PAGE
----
Climate change is affecting the Southwest's water resources, terrestrial ecosystems, coastal and marine environments, agriculture, and energy supply. These changes threaten economic productivity, public health, and the sustainability of Indigenous communities.

    Key Points:

  • Over time, climate change is altering the timing and amount of water available for nature and humans in the Southwest.
  • Southwest forests and other ecosystems have declined as a result of droughts and wildfire.
  • Along California's coast, homes and coastal infrastructure, marine flora and fauna, and people who depend on coastal resources for their living face increased risks from sea level rise, ocean warming, and ocean acidification.
  • Tribes in the Southwest are implementing adaptation measures and emissions reduction actions to protect their traditional foods, natural resource-based livelihoods, cultural resources, and the spiritual well-being of Indigenous peoples.
  • The Southwest's energy, food, and human health are increasingly exposed to climate-related hazards: higher temperatures decrease efficiency of electricity generation; crops depend on decreasing water supplies; and extreme heat and poor air quality can result in illness and death.


The Southwest Region encompasses unique deserts, high-elevation forests and mountain ranges, and coastal and marine ecosystems. Together, the six states in the region account for one-fifth of U.S. land area. In addition to large urban centers in every state, the region hosts hundreds of rural communities whose livelihoods come from forests, ranches, farms, and the ocean.

The Nation depends on the Southwest for more than half of its specialty crops such as fruits, nuts, and vegetables. The region also drives the U.S. technology sector, with more than 80% of the country’s technology capitalization located in California.

Dark map showing 5 states

The Southwest Region includes California, Nevada, Utah, Colorado, Arizona, and New Mexico. 


Higher temperatures increase the atmosphere’s “thirst” for moisture. As a result, evapotranspiration—the process by which moisture leaves soil and plants and becomes water vapor—draws increasing amounts of moisture from the environment when temperatures are high. These conditions can intensify drought and promote wildfire. At the same time, the warming atmosphere’s enhanced ability to hold water means that when precipitation does occur, it can be more intense. Therefore, higher temperatures are associated with both intensifying droughts and heavy rains. These events, combined with critical water demands from a growing population, deteriorating infrastructure, and groundwater depletion are all ongoing issues across the region.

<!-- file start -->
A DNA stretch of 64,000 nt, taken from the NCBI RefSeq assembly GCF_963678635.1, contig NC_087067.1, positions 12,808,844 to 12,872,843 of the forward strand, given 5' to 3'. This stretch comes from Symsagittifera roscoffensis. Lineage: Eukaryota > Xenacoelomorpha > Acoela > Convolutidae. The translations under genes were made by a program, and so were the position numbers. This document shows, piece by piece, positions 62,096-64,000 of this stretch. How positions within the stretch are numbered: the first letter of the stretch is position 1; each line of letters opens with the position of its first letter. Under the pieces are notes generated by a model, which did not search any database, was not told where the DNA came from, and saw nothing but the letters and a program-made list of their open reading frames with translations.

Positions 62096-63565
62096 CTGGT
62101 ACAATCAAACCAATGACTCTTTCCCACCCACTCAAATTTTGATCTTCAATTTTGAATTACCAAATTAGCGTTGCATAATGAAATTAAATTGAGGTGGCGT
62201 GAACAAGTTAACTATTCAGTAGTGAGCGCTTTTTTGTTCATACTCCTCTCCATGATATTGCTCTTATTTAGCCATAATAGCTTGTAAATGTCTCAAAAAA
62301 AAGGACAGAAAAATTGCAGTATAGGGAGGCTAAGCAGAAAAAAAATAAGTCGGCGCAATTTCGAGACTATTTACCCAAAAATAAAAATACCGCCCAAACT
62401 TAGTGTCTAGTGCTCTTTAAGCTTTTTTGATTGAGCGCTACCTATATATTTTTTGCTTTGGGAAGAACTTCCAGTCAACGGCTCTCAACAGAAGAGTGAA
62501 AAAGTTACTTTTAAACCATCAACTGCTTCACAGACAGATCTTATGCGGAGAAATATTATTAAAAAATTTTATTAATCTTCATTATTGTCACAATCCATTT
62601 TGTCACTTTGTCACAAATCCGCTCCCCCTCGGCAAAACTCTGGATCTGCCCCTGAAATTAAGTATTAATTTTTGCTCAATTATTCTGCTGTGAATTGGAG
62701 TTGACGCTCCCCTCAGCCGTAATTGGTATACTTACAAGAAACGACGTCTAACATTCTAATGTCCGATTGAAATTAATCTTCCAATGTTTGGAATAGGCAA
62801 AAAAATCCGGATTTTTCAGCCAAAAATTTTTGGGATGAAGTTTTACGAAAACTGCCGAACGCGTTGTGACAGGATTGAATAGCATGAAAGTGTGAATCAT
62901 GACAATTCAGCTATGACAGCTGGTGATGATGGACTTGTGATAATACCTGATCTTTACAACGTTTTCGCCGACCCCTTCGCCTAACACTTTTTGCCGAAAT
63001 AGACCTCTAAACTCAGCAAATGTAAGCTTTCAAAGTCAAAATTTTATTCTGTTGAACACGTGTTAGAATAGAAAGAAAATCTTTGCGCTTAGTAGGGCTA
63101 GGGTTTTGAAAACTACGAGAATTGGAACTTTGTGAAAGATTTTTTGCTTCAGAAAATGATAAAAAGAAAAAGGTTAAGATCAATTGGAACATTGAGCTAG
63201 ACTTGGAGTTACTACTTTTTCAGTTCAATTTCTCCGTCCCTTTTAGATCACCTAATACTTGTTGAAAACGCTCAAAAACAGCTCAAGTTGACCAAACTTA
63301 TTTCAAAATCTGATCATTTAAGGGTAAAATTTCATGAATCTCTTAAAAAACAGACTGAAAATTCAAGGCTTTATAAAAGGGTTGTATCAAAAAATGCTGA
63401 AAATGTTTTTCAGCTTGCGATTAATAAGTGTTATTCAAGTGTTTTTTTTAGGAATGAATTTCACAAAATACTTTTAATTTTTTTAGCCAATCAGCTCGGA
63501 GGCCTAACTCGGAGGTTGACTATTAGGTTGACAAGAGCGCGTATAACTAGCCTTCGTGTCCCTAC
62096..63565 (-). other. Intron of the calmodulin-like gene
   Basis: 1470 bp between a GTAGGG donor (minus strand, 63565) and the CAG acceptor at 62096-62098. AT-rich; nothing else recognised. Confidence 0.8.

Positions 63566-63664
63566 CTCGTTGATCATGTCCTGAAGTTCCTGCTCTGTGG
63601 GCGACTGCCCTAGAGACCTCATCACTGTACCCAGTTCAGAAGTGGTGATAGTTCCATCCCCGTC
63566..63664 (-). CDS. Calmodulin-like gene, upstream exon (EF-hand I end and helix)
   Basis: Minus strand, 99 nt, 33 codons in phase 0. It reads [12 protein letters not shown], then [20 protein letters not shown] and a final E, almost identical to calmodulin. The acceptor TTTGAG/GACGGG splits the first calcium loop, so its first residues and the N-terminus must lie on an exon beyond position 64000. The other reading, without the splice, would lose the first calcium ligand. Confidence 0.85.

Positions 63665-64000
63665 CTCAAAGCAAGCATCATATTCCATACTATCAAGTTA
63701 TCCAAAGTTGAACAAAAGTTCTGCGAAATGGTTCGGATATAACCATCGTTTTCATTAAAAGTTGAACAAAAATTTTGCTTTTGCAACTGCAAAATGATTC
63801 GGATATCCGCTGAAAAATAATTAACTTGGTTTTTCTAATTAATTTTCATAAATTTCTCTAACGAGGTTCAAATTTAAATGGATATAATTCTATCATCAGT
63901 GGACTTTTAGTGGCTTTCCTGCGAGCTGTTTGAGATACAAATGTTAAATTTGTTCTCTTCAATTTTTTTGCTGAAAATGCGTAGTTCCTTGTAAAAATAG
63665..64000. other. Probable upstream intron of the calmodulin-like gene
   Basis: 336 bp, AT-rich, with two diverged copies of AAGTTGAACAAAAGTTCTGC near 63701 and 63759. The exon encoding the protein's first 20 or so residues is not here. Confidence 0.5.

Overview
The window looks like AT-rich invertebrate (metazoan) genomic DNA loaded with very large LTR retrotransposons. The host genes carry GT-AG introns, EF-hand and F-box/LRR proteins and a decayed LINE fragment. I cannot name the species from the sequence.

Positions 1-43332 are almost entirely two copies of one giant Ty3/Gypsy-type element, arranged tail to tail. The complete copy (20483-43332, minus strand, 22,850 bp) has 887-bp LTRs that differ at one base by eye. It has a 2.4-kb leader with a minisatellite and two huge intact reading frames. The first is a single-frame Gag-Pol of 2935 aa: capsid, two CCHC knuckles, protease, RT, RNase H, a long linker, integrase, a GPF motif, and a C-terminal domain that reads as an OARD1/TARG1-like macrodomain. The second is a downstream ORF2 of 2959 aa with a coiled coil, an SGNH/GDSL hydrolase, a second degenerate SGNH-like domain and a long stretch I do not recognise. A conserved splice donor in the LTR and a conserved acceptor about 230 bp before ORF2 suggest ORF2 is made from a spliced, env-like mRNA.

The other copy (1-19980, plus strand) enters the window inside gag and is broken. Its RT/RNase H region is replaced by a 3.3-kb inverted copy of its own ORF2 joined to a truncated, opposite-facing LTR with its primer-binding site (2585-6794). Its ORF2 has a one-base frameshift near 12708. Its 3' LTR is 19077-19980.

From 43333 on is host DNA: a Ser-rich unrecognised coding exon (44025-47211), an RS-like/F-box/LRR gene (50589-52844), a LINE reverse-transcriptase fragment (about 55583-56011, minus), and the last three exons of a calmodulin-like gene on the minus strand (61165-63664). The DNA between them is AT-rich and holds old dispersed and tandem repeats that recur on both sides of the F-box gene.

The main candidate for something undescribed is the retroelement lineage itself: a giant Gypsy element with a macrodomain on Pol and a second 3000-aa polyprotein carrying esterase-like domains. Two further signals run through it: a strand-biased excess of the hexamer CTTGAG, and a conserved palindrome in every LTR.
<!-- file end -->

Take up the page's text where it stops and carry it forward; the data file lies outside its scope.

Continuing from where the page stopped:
Tall pine trees on snow covered ground with a creek running through

Snowpack in high elevation forests holds water in place. Earlier arrival of spring-like temperatures is changing the timing of peak streamflow.

Winter snowpack in the Southwest’s mountain ranges provides a major portion of the surface water for the region. Spring snowmelt flows through major rivers, where dams capture the flow in reservoirs. Canals and pipelines transport the water long distances to urban centers that lack reliable surface water supplies. Complex water laws govern allocation among states, Tribes, cities, ecosystems, energy generators, farms, and fisheries, and between the United States and Mexico. 

Over time, climate change is altering the timing and amount of water available for nature and humans in the Southwest. Increased temperatures, especially the earlier occurrence of spring warmth, have significantly altered the water cycle in the Southwest. Changes include decreases in snowpack and its water content, earlier peak of snow-fed streamflow, and increases in the proportion of rain to snow.

The reduction of water stored in large reservoirs in the Southwest—specifically Lake Powell and Lake Mead—increases the risk of water shortages across the region. Local water utilities, the governments of seven U.S. states, and the federal governments of the United States and Mexico have worked together to develop solutions to minimize the possibility of water shortages for cities, farms, and ecosystems. 

Blue water of the impounded Colorado River snakes through red and white sandstone, with a city in the foreground

In the foreground of this aerial photo, the city of Page, Arizona and the now-closed Navajo Generating Station on the Navajo Nation illustrate the extent of large surface reservoirs such as Lake Powell in the Southwest. The Glen Canyon Dam holds back the waters of the Colorado River to form the reservoir; water is released through the dam to generate electricity as it is needed downstream.